Boy Meets Boy

Page 39


“Show him,” Tony tells me.
“Show him?”
“Show him how you feel.”
“But I've told him. That night. I made it clear to him how I felt. My words were out there. He didn't want them.”
“Don't tell him, Paul. Show him.”
“And how do I do that?”
Tony shakes his head. “I'm not going to tell you. But I have a feeling that if you think hard about it, you'll figure out how to do it. If you want to be loved, be lovable. It's a good place to start.”
I think about what's just happened. I think about bravery. The risk of making a fool of myself in front of Noah is nothing compared to what Tony's just done. Nothing.
The Snoopy on Tony's clock is doing a disco-Travolta pose. It's time for me to go home for dinner.
“Do you want me to stay?” I ask.
Tony shakes his head. “I'll be okay,” he tries to assure me.
“But your father … ?”
“I'll deal with it.”
“You don't have to deal with it by yourself.”
“I know. But it would be better if you weren't here. My dad's actually more of a pushover than my mom, as long as things are a little out of sight.” He knows what I'm about to say. “I know that's not right, Paul, but that's the way things are. And right now, I'm going to have to work with the way things are.”
I nod. “Call me,” I say.
“I will,” Tony replies. He sounds so sure of it, I believe him.
Three hours later, he calls. My mom answers the phone.
“Tony!” she says, all happiness. “It's so good to hear your voice! I've been stocking up on macadamia nuts, so you'd better come over soon. I can even pick you up or drive you home, just like old times. You're always welcome here.”
(Man, I love her.)
“In the next election, I'm voting for your mom to be the next God,” Tony says when I pick up the phone.
“How did it go?”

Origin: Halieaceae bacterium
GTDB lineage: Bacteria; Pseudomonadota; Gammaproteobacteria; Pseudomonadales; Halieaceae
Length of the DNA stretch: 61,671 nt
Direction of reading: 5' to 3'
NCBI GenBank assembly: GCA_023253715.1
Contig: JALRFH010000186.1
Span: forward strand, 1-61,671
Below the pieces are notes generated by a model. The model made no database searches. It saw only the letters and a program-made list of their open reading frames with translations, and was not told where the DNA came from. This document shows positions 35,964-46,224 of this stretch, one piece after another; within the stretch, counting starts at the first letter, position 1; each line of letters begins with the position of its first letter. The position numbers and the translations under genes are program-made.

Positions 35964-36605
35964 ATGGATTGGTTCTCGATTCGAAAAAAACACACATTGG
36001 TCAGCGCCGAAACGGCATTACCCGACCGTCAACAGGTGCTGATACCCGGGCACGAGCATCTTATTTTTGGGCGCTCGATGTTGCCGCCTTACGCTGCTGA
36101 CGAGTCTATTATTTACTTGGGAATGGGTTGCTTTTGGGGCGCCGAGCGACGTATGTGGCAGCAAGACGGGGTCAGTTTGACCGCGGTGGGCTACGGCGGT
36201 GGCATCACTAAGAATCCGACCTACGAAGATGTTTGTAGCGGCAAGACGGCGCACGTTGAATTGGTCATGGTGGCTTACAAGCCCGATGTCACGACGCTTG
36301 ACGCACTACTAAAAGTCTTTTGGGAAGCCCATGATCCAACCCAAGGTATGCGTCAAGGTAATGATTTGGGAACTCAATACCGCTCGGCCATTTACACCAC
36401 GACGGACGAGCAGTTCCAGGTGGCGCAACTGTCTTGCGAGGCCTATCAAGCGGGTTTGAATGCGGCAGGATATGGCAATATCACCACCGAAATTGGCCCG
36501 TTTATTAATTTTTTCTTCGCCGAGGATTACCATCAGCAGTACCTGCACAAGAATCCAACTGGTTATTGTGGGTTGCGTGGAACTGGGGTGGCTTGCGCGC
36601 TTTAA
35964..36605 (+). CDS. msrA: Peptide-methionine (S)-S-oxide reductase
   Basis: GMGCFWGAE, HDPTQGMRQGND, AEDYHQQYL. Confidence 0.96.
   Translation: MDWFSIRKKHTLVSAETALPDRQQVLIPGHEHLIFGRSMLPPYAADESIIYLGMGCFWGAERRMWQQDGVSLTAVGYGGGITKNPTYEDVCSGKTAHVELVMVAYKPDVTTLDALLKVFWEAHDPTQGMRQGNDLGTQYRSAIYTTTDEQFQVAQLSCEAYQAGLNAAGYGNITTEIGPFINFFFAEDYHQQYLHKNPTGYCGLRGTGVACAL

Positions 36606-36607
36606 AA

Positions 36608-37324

“Well…” Tony's voice sounds a little glum. “I'm afraid you're not going to see the inside of my bedroom for a while.” lony—
“But you will be able to see a lot of my kitchen. Just be sure to keep your hands to yourself, okay?”
This is what a small victory feels like: It feels like a little surprise and a lot of relief. It makes the past feel lighter and the future seem even lighter than that, if only for a moment. It feels like Tightness winning. It feels like possibility.
I was the first openly g*y president of my third-grade class. I have seen men holding hands walking down the street in a big city and I have read about women being married in a state that's not so far away. I have found a boy I just might love, and I have not run away. I believe that I can be anyone I might want to be. All these things give me strength. And so does something as simple as talking to Tony on the phone after curfew, hearing that we'll be hanging out in his kitchen without having to lie.
It is, as I said, a victory. It might not last, but right now it means everything to me.
Possibly Maybe
It's a fine line between love and stalking. I decide to walk it. I want to do right by Noah. Show him, Tony said. But really, I'm guided more by what Tony's shown me. I will not hesitate to say who I love.